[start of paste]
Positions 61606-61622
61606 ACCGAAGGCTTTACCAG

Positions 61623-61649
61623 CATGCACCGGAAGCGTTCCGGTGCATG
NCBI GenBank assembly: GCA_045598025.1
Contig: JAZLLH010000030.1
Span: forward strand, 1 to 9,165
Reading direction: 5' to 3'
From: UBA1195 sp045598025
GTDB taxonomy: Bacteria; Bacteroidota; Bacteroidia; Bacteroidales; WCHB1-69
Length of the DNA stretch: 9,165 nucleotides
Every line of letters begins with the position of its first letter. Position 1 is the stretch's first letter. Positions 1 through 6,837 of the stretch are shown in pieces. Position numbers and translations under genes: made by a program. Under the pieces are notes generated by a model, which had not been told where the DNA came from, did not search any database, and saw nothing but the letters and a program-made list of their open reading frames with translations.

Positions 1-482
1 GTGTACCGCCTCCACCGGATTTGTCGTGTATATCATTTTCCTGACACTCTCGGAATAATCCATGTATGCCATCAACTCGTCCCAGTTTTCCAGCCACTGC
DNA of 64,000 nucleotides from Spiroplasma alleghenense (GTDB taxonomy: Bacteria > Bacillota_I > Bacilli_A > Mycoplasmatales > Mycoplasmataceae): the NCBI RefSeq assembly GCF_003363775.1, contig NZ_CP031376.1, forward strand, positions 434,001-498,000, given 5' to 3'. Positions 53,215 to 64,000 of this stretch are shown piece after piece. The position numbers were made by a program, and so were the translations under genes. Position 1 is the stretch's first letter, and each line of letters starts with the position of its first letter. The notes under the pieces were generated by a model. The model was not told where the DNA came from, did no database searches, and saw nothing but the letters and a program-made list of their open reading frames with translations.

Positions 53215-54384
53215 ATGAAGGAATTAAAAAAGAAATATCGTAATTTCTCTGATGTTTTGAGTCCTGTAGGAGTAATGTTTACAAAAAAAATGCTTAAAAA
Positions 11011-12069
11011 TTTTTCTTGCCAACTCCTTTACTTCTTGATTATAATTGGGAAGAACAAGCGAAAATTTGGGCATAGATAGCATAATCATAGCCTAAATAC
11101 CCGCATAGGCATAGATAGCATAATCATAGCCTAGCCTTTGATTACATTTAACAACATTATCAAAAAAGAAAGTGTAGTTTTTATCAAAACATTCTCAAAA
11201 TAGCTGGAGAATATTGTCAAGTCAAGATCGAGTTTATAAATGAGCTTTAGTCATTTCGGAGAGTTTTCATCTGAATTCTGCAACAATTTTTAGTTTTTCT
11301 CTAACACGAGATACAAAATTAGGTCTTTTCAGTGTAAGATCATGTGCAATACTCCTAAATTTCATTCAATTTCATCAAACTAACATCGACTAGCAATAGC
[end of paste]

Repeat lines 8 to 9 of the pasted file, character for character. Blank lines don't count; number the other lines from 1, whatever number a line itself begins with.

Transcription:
Reading direction: 5' to 3'
From: UBA1195 sp045598025